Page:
Disasters affect the well-being and safety of people, communities and countries, as a whole.  Globally, the most common hazardous events are road accidentsnatural disasters, and industrial injuries. Approximately 190 million people are directly affected annually by emergencies due to natural and technological hazards, with over 77 000 deaths. A further 172 million are affected by conflict (UNDRR). From 2012 to 2017, there were recorded more than 1200 out­breaks in 168 countries, including those due to new or re-emerging infectious diseases. In 2018, a further 352 infectious disease events, including the Middle East Respiratory Syndrome Coronavirus (MERS-CoV) and Ebola Virus Disease (EVD), were tracked by the World Health Organization.

All communities are at risk of emergencies and di­sasters, including those associated with natural disasters, infectious dis­ease outbreaks, conflicts, technological and other hazards.  Particularly in the context of increased urbanization and climate changefrequency, severity and impact of disasters are crucial. The health, economic, political and societal consequences of these events can be devastating for developed and developing countries. 

The Sendai Framework for Disaster Risk Reduction 2015-2030 and the Sustainable Development Goals (SDGs) recommend scaling up the implementation of holistic disaster risk reduction (DRR) policies and plans, as means to improve resilience to disasters globally (SDG 11.B). Reducing the impact of disasters is a top priority. 


With the objective of strengthening the capacities of governments and communities, in particular developing countries, for risk reduction and disaster management, the United Nations Institute for Training and Research (UNITAR) has been working on two fronts:

  1. Providing advanced technologies and applications to reduce disaster impact by monitoring situations before, during and after disasters - while building resilience;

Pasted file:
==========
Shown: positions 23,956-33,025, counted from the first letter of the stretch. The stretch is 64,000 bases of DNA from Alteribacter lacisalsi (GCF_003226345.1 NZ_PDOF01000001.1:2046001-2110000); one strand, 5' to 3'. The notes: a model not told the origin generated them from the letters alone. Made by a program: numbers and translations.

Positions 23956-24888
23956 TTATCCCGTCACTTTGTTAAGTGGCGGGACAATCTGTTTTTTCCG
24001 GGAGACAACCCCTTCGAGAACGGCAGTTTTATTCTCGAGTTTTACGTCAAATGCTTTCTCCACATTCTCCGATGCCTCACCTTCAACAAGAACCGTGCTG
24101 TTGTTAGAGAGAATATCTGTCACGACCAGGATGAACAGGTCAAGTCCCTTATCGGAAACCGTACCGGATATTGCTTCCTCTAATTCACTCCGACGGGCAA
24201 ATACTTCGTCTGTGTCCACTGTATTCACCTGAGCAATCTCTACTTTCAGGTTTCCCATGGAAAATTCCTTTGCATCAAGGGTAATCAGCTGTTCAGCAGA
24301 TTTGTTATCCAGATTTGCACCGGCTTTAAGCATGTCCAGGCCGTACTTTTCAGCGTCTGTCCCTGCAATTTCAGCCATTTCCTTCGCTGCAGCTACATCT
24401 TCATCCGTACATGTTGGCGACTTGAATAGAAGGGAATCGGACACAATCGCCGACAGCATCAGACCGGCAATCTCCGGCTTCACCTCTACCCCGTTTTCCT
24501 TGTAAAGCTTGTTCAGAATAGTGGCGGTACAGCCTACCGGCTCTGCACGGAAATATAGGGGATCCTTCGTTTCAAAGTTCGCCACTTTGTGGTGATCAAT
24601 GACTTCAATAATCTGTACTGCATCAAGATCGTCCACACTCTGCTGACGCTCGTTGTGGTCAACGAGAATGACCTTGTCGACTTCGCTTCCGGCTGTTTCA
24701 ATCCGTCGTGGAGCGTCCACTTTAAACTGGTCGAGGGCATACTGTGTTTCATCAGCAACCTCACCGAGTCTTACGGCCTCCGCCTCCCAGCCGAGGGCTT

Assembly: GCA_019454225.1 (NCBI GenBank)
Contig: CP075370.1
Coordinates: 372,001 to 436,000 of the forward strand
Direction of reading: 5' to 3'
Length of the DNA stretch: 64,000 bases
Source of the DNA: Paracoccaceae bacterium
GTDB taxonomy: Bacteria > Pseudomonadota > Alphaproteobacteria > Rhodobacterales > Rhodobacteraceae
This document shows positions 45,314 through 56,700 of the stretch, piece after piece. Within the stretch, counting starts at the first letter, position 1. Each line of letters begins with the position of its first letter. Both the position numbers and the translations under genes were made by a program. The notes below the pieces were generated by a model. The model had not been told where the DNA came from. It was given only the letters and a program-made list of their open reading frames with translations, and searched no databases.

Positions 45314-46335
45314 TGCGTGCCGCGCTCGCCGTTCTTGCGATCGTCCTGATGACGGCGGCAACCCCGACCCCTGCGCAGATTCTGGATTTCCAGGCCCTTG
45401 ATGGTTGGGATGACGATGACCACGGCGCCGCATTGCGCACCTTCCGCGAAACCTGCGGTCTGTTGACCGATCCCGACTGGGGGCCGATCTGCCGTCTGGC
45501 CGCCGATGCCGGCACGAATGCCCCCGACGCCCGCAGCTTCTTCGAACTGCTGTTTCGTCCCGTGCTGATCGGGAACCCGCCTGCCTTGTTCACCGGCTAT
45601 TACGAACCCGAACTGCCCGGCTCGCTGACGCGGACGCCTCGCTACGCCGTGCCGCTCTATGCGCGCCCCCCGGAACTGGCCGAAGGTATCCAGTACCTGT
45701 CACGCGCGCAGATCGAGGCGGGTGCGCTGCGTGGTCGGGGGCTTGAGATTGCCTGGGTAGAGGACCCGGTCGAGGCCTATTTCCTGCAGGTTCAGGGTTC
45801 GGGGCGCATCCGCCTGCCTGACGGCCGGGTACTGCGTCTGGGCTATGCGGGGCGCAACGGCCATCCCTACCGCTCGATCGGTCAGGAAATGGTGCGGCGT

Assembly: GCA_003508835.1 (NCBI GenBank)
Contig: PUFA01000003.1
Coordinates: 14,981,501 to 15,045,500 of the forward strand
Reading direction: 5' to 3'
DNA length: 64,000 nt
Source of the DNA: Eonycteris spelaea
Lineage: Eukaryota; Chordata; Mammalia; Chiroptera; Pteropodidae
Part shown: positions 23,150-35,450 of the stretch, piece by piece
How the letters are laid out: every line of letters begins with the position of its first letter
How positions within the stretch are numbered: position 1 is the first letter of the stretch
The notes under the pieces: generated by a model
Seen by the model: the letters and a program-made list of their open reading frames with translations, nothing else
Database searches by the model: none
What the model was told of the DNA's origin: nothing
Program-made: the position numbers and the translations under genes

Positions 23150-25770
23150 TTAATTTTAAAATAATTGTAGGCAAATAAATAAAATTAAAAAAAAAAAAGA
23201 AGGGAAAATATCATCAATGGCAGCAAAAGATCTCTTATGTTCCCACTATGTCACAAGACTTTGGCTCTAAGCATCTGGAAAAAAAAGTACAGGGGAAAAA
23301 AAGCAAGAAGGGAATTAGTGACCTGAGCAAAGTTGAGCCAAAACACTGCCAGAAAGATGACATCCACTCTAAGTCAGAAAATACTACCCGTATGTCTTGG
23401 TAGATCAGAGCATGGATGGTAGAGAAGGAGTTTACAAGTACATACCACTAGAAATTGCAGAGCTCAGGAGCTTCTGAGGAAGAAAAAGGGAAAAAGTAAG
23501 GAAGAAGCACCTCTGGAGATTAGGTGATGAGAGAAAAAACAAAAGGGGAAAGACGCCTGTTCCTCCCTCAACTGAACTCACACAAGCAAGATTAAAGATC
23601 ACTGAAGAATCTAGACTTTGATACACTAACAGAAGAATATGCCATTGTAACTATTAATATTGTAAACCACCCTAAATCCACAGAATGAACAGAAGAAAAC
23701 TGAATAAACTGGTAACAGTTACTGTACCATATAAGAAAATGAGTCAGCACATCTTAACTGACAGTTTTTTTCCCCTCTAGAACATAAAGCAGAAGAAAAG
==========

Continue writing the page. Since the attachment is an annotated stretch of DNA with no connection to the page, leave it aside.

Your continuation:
2. Providing training opportunities for government officials in the most vulnerable regions facing disasters - Latin Americanthe Caribbean, and Asia-Pacific.

Social Development Programme

Capacity development is a vital strategy for implementing disaster management and risk reduction plans. UNITAR’s Social DevelopmentProgramme (SDP) provides training opportunities to government officials at the local and national level, through:

1. Online Training Courses

In partnership with the UN Office for Disaster Risk Reduction (UNDRR), SDP offers an array of online training courses, which strengthen the capacities of government officials, especially those at the local level, as well as disaster management professionals. These classes aid to design and implement plans and programmes that reduce disaster risk and enhance resilience

2. Training Workshops

In partnership with academic institutions, governmentsinternational organizations and other UN agenciesSDP contributes to facilitate the exchange of best practices, experiences and approaches to better manage disasters.


    The CIFAL Global Network




    Through its global network of 21 training centres called the “CIFAL Global Network”, UNITAR offers training opportunities to develop more effective disaster response and preparedness strategies. One key objective of the CIFAL Centres is to encourage city-to-city collaboration and multi-stakeholder  cooperation amongst governments. The CIFAL centres specialized on Disaster Management are listed below:





    CIFAL Durban

    Area of training:

    • Disaster Management Strategic Planning


    CIFAL Jeju

    Area of training:

    • Disaster Risk Reduction and Climate Change Adaptation 


    CIFAL Malaga

    Area of training:

    • Intervention, Emergency and Catastrophe Management 


    CIFAL Merida

    Area of training:

    • Hurricane Preparedness and Response Planning


    CIFAL Newcastle

    Area of training:

    • Government approaches to Disaster Risk Reduction
    • Private sector approaches to Disaster Risk Reduction


    For more information, please contact: or


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